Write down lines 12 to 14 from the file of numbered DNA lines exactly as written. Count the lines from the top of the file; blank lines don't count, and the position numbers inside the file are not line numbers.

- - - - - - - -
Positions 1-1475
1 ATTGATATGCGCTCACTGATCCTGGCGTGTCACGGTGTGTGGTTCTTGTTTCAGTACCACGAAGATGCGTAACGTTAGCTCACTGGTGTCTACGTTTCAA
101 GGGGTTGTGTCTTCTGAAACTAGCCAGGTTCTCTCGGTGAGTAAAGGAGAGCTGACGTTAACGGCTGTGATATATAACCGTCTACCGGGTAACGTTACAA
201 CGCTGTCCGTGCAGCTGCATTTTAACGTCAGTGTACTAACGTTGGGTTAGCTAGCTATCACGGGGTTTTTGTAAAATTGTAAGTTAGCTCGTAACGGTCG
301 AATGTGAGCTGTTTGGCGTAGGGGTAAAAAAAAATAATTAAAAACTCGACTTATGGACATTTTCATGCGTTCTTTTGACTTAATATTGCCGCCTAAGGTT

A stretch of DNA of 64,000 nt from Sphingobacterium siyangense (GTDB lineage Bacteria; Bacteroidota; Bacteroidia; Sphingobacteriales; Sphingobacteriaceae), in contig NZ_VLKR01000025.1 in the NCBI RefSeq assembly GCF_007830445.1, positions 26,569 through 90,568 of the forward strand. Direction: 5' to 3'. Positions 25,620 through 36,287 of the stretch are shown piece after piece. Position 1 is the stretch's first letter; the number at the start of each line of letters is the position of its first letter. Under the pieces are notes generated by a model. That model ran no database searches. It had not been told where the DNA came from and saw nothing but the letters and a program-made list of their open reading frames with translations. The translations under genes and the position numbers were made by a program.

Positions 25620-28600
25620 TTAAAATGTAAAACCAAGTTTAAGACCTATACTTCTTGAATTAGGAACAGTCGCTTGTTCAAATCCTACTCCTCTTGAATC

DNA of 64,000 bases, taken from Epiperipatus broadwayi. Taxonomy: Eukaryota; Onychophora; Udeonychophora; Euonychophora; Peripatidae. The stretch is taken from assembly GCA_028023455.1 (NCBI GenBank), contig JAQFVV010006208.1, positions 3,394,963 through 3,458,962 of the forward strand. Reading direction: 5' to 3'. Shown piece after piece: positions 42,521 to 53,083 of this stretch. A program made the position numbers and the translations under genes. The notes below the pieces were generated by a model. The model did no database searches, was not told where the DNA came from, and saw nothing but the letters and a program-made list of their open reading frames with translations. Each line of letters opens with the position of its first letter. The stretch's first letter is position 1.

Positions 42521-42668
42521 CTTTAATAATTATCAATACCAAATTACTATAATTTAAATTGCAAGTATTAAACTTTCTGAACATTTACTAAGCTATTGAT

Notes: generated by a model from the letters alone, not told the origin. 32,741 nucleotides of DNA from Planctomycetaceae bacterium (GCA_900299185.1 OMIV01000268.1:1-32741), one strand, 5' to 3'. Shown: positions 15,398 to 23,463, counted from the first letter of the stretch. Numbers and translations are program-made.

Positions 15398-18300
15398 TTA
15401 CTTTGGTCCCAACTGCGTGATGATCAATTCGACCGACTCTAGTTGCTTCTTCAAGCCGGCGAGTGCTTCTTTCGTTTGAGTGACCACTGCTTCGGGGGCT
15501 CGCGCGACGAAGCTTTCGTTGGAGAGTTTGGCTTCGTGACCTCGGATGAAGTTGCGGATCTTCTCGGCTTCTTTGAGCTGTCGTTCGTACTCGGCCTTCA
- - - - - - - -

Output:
Notes: generated by a model from the letters alone, not told the origin. 32,741 nucleotides of DNA from Planctomycetaceae bacterium (GCA_900299185.1 OMIV01000268.1:1-32741), one strand, 5' to 3'. Shown: positions 15,398 to 23,463, counted from the first letter of the stretch. Numbers and translations are program-made.

Positions 15398-18300
15398 TTA